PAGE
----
The Nov. 8 elections are more than a month away, and East Lansing City Clerk Jennifer Shuster’s office is busy preparing absentee ballots.
Shuster said she and her team expect about 12,000 absentee voters this year, an increasing demand spurred by the COVID-19 pandemic. Voters can fill out a ballot at home and deposit it at a local dropbox or with the clerk’s office, avoiding in-person polling locations.
“People had the opportunity during COVID … to avoid going in person to vote on Election Day,” Shuster said. “I think that allowed people to get a taste of what it was like to vote absentee, and I think that it caught on.”
In the past, voters were required to have a valid reason to vote absentee — such as a physical disability, age, or an inability to travel to their polling location. However, in 2018 the passage of a Michigan ballot proposal allowed for no-reason absentee voting.
Ingham County Clerk Barb Byrum said “having the pandemic in 2020 and since, people certainly embraced absentee voting because they didn’t want to swap germs with their neighbors while exercising the right to vote. … It’s more convenient, you can vote on your own time at your kitchen table in your pajamas.”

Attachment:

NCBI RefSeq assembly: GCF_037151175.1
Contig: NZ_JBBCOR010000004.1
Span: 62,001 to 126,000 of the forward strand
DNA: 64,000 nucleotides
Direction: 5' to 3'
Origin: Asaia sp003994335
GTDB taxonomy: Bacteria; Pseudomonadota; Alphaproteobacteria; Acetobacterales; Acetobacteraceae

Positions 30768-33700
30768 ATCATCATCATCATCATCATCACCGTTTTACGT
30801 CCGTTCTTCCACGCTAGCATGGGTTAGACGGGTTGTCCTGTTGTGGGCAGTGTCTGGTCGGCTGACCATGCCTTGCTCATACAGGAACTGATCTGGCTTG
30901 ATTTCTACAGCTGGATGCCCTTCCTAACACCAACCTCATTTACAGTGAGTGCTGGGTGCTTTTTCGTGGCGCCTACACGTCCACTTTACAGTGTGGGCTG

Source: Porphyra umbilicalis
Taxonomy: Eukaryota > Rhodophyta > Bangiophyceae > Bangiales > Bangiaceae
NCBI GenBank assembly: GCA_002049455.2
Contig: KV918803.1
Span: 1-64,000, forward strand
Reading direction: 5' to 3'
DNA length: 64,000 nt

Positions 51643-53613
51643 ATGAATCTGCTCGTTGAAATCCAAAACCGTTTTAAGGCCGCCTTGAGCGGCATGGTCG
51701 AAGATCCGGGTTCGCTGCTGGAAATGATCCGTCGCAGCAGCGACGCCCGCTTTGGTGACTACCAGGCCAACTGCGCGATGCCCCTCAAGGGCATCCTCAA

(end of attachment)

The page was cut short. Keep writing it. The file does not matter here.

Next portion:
Byrum said voters also welcome the chance to research the candidates while filling out their ballots, giving them time to understand what they’re voting for. Shuster said many college students in East Lansing opt to vote in their hometown district by mail.
Shuster said “their local clerk back home … can mail them a ballot right here at campus, so they don’t have to make the trek back home to go vote on election day.”
Shuster recommends students mail their ballots back to their hometown clerk at least two weeks before Election Day, so mail processing won’t prevent their vote from being counted.
MSU student Anela Panlasigue voted by mail last year due to the pandemic, and she plans to do the same this year because of the difficulties of finding a time to travel home to Wayne County. “My home is an hour and a half away, I just don’t see it possible for me to make a trip in time for me to vote,” she said.
While distance is Panlasigue’s main motivation for voting by mail, she also said she feels like she understands the candidates and ballot initiatives of her county better than those in Ingham. Shuster said she has observed this trend among students.
“It was really simple,” Panlasigue said. “I just had to fill it out and mail it in. I couldn’t see a reason not to.”
Byrum said absentee ballots accounted for 66% of the votes cast in Ingham County in the August 2022 elections, and she expects this number to increase in November.